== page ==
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Cost of Project Success
By Thomas Cutting

Great things can be accomplished if Scope, Budget and Duration are no object. Here are some historical examples:

Hoover Dam

  • Scope: Stop a river and produce 2080 megawatts of power.
  • Budget: $49M US cost (under budget)
  • Duration: < 5 years (2 years ahead of schedule)
  • Added Expense: 112 Deaths

Egyptian Pyramid

  • Scope: Started as a grave. Scope creep resulted in one of the Seven Wonders of the Ancient World with quite a bit of gold plating, literally.
  • Budget: Spare not Cost
  • Duration: 27 years each
  • Added Expense: Slave Labor

Great Wall of China

  • Scope: Stop the Xiongnu attacks with a really big wall (6400km / 4000miles long)
  • Budget: Unknown
  • Duration: Several Centuries
  • Added Expense: 2 to 3 million Chinese lives

Each of these was an amazing project and each came with a high price tag in human lives.

Unfortunately there are a fair number of companies that force their teams to nearly kill themselves for unrealistic timelines. A friend of mine told me of the unhealthy environment they had recently left. The pressure there was tremendous. Deadlines were strictly enforced, resulting in projects that came in on time. How? People were required to work as much as 80 hours a week and be on call when they weren’t physically there. This resulted in people quitting, massive amounts of sick time request, spouses threatening divorce and people being hauled off in ambulances.

What made this story ironic was the fact that the company was in the health care industry.

How can you avoid killing your team?

Involve them in the estimating process. It seems obvious, but the people that do a deed generally know what it takes to get it done. Your job is to question the numbers. First, make sure there are enough hours. Are their estimates only for development? Did they include requirements, design and testing? Next, get a second opinion. One method for this is Planning Poker (see entry on Agile Estimating Methods). Finally, work to eliminate padding. Create a contingency pool to apply where needed but estimate the pieces realistically.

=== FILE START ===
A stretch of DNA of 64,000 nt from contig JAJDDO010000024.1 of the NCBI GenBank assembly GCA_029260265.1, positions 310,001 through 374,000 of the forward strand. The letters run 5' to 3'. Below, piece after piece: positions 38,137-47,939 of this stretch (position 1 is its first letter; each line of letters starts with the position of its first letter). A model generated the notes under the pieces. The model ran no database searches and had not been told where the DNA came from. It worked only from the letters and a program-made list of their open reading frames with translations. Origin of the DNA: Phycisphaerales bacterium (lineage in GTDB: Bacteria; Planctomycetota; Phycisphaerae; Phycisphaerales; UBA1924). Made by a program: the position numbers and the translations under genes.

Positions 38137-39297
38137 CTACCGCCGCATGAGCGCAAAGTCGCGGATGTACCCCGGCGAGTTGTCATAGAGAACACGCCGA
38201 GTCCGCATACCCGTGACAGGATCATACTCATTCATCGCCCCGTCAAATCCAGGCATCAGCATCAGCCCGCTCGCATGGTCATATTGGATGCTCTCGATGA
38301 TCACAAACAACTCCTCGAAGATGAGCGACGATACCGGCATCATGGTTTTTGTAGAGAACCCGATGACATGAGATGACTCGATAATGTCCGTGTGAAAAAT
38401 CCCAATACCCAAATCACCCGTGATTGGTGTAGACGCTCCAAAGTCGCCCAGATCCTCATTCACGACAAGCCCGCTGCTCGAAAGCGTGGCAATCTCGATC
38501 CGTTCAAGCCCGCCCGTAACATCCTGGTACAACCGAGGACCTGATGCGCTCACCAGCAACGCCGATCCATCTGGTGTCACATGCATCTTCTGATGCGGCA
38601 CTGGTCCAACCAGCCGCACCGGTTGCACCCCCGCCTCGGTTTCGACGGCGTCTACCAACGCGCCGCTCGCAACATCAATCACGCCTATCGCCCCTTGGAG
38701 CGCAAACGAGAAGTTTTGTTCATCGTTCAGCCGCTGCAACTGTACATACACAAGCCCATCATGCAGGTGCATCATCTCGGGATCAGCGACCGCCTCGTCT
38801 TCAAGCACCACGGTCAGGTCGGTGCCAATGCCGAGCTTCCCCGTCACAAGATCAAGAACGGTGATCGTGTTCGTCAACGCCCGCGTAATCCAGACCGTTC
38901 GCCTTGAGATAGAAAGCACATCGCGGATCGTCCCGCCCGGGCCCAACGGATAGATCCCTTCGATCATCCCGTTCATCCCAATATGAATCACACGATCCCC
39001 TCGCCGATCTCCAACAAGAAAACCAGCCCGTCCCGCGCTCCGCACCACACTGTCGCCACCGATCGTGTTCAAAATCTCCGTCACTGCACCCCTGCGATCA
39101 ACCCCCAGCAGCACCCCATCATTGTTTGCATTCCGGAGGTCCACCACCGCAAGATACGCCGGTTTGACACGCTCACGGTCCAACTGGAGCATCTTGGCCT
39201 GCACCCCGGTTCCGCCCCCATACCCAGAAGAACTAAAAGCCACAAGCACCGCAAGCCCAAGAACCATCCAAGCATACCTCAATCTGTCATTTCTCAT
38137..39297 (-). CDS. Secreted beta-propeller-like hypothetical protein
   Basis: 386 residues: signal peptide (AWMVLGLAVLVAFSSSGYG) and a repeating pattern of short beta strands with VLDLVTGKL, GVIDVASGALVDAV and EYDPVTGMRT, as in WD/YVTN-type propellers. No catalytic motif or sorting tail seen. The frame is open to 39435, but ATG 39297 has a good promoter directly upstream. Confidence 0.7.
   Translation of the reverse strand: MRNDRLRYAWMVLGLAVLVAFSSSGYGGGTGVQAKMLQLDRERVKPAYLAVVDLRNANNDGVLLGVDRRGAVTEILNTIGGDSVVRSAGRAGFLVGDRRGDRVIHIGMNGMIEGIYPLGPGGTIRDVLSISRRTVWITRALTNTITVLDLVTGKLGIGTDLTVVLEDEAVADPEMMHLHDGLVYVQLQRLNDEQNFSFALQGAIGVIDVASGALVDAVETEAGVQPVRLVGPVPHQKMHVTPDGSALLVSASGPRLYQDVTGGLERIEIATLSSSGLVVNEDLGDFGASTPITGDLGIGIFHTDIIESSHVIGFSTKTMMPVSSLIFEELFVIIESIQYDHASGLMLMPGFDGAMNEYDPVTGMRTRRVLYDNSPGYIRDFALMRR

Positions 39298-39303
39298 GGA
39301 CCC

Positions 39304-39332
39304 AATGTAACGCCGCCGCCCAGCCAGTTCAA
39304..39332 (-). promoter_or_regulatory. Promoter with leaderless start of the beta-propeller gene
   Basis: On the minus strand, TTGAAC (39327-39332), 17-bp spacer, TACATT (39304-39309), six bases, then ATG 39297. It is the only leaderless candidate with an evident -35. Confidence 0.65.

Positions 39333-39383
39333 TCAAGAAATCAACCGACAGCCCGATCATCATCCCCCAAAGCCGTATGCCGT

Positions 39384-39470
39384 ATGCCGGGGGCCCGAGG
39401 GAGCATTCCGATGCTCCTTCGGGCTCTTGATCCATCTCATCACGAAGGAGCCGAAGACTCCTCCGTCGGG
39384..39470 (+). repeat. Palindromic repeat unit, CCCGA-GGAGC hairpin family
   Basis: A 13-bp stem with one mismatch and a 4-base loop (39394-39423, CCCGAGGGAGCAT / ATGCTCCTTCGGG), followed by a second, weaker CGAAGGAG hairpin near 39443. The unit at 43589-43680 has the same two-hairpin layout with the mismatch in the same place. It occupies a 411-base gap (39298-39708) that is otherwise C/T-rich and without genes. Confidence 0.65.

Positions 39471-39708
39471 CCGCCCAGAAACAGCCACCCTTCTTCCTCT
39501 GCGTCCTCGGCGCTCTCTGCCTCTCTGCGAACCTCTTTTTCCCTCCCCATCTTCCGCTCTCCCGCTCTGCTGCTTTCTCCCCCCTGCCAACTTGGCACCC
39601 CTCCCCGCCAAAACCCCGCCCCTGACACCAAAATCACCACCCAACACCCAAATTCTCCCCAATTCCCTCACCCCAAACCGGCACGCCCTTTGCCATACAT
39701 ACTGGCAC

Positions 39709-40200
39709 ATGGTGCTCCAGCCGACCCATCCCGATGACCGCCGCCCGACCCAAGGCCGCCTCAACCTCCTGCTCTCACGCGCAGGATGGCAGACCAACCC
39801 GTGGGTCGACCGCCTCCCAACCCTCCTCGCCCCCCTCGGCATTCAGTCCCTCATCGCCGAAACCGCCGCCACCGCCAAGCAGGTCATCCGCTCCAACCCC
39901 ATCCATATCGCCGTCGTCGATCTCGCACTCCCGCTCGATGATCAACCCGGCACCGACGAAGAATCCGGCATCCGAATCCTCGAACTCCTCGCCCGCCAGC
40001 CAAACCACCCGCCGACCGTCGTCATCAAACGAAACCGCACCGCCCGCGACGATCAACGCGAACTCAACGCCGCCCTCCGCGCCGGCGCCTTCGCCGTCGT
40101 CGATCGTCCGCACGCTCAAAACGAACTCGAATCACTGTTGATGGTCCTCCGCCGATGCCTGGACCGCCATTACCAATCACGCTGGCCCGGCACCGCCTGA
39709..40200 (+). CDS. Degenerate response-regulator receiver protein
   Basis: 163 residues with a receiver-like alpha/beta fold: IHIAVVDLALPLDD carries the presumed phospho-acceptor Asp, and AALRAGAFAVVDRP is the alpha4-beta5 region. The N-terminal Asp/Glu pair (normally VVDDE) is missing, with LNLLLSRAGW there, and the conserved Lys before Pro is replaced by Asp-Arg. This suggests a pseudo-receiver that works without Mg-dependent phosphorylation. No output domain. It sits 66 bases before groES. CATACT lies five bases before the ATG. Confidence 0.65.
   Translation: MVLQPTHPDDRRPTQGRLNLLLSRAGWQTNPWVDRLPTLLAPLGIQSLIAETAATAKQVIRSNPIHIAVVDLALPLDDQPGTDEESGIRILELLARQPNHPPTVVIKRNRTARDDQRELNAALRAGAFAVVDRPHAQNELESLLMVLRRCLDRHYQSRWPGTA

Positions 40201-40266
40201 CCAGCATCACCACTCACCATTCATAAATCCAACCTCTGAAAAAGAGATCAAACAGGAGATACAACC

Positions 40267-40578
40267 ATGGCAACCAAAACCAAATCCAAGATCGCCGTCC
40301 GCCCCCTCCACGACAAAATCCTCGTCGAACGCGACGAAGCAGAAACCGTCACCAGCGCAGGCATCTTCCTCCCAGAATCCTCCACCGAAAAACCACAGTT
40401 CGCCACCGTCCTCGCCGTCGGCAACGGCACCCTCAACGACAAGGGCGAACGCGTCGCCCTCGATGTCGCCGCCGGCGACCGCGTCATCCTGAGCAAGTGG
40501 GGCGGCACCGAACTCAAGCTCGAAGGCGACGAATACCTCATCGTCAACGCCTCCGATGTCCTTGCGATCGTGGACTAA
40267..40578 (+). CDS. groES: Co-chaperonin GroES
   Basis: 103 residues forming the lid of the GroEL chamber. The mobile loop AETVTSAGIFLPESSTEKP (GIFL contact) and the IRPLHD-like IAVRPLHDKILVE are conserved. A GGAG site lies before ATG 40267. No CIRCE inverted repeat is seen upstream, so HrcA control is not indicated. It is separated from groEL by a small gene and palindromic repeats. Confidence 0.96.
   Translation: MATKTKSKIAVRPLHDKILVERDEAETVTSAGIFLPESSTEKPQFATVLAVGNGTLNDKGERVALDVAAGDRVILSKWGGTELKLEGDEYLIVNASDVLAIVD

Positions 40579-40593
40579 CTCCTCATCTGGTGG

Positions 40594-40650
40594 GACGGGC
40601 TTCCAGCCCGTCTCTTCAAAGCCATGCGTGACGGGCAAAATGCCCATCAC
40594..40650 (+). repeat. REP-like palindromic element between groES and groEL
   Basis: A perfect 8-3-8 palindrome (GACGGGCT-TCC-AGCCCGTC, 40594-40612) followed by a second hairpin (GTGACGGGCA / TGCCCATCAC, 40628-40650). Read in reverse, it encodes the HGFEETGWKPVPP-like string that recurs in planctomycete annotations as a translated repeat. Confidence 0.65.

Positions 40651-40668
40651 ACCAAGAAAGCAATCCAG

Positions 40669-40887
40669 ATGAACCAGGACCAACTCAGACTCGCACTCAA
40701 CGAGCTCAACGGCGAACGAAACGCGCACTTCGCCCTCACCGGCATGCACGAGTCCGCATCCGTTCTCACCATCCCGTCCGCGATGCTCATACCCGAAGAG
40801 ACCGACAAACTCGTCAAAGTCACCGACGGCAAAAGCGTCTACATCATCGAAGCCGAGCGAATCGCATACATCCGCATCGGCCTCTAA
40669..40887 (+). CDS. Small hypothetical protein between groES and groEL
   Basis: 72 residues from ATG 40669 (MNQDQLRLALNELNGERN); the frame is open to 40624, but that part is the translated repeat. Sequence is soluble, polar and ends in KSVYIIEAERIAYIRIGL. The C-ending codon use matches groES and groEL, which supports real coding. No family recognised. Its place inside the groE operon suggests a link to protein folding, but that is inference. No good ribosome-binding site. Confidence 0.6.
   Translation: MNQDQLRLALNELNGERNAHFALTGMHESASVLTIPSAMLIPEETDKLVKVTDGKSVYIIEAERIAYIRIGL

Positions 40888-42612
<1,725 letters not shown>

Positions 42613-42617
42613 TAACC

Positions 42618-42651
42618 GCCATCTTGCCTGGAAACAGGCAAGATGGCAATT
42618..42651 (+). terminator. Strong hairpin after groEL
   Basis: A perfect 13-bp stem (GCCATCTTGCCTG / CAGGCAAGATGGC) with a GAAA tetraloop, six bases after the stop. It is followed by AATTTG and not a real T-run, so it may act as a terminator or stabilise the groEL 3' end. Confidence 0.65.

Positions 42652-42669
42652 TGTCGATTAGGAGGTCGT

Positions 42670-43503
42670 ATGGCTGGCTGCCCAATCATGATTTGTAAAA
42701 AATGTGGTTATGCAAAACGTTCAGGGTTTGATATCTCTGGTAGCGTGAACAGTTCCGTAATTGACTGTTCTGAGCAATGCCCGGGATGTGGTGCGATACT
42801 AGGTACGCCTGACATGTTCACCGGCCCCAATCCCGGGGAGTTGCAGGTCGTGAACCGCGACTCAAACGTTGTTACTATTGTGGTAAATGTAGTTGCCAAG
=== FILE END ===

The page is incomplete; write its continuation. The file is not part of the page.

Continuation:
Limit overtime. Your initial pass at the schedule should not include overtime. Then, if overtime can’t be avoided, set boundaries on the timeframe. People can survive a lot if there is an end in sight. Strive to keep the overtime sprints to 6 weeks in duration. Show the team the time line and ask for their commitment.

Compensate them. Even “exempt” employees (salaried / non-time and materials) can’t be expected to work tirelessly without receiving something. The promise of several days off following a sprint can keep the team pushing forward. This isn’t expected to be an hour per hour trade for the time they put in. After all, salaried employees are expected to put a bit more into their jobs when necessary.

Set realistic expectations. As the project manager it is your responsibility to set the expectations of upper management.

Schedule team outings. Get your team out of the office once in a while. Lunch can be a simple solution. On the flip side, a friend of mine is attempting to set up a cricket match here in the states.

Give family friendly rewards. Stressful environments wreak havoc on families. Token rewards such as movie tickets or gift cards can help ease some of that pressure. Acknowledgement of that fact can go a long way. Consider presenting awards directly to spouses to show you understand the strain they are under.

Watch for warning signs. Keep on eye out for people that are putting in too many hours. Encourage them to throttle down a little, especially if they are wearing the same cloths they had on yesterday.

Very few projects are worth killing your team over. Besides, the paperwork involved in having an ambulance on site is a real pain.

Thomas Cutting, PMP is the owner of Cutting’s Edge ( and is a speaker, writer, trainer and mentor. He offers nearly random Project Management insights from a very diverse background that covers entertainment, retail, insurance, banking, healthcare and automotive verticals. He delivers real world, practical lessons learned with a twist of humor. Thomas has spoken at PMI and PSQT Conferences and is a regular contributor to several Project Management sites. He has a blog at (

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